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Americans' Credit Scores Got A One-Time Boost: Here's Why

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Americans' Credit Scores Got A One-Time Boost: Here's Why

In April, we reported on the upcoming rise in credit scores thanks to the National Consumer Assistance Plan (NCAP). The NCAP was created by the three major credit bureaus (Experian, Equifax, and TransUnion) as part of a settlement with state attorneys general. The NCAP objectives and other actions by the bureaus to clean up credit reporting errors was expected to raise some Americans' credit scores by 15 to 30 points on the FICO scoring scale.

A recent report from the New York Federal Reserve confirms these estimates. According to the Fed's analysis of anonymized Equifax credit reports, eight million Americans had at least one collections account removed from their credit report – resulting in an average 11-point increase in their credit scores between June 2017 and June 2018. Overall collection account balances have been reduced by $11 billion.

Some Winners, Some Losers

The average credit score increase may have been 11 points, but the distribution was quite wide. Almost 20 percent of those having a collections account removed from their report saw a decline in their credit score instead of an increase. That's not surprising — if you've had an account in collections, you're more likely to have other financial problems that could adversely affect your credit report.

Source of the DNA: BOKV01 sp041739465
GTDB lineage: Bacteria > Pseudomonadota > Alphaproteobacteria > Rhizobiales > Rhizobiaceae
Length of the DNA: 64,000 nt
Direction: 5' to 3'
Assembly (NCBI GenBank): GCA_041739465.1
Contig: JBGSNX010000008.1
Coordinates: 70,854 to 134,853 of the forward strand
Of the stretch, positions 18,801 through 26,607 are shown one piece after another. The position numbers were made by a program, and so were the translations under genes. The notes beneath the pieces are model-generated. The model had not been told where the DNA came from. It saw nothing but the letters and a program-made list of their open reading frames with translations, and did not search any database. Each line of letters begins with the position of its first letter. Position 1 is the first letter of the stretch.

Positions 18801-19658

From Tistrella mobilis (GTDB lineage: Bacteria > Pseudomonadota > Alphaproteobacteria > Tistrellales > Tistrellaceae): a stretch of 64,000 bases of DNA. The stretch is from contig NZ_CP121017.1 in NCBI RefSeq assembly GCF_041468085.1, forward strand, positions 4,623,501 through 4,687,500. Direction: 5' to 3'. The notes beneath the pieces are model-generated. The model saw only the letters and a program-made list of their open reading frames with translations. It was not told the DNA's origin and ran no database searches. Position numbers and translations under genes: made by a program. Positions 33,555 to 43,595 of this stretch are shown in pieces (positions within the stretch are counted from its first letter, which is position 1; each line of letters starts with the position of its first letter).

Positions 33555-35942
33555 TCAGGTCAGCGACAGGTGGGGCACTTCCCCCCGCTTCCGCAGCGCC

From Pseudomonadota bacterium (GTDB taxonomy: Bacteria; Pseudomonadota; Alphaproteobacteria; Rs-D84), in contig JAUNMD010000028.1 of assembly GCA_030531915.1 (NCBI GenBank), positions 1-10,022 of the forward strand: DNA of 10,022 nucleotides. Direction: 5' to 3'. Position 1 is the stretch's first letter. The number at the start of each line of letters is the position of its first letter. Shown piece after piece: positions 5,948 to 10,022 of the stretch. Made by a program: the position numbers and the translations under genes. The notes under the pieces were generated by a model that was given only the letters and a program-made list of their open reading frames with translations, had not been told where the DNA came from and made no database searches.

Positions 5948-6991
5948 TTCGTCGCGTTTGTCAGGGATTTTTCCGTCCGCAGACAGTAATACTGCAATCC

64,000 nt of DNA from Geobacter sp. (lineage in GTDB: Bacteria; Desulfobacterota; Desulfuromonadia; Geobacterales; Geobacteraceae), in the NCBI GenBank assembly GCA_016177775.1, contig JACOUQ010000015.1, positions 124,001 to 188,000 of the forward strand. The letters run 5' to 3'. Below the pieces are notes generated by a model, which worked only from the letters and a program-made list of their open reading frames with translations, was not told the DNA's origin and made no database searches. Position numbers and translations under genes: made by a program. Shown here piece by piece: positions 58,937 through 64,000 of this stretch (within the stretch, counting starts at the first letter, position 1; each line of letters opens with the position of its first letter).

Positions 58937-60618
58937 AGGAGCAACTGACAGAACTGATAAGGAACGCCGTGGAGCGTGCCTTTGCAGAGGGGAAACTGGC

Just over one in five Americans saw a 1-9 point increase in their credit score from last June to this June, while 18 percent saw credit score increases of 30 or more points. Approximately 12 percent saw increases of 40 points or more. Most of those with greater increases started out with lower credit scores. The group with increases of 40 or more points started out with an average 529 score and ended with an average of 588 — an increase of well over 10 percent.

For those with fair credit scores, the changes could open new opportunities. According to the Fed report, 20 percent of consumers who had scores below 620 have been raised above that mark by the changes.

Don't Get Complacent

Before you get too excited about good credit score fortunes, remember that this effort is a one-off adjustment to credit reporting practices. Adjustments that were not mandated by the NCAP were triggered by a 2017 study by the Consumer Financial Protection Bureau (CFPB), which found limited oversight of damaging third-party public records and multiple cases of information assigned to the wrong person.

Bureaus are requiring more stringent personal identifying information (PII) to place these events into a credit report – which means that third-party debt collectors and other groups reporting to the bureaus will step up their game. The Fed expects the reporting of collection accounts to increase in the future as creditors start getting better at gathering the necessary PII to make a collection account verifiable and reportable.

In other words, Americans got a free pass this time — but may not get one again.
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The preceding article is from one of our external contributors. It does not represent the opinion of Benzinga and has not been edited.

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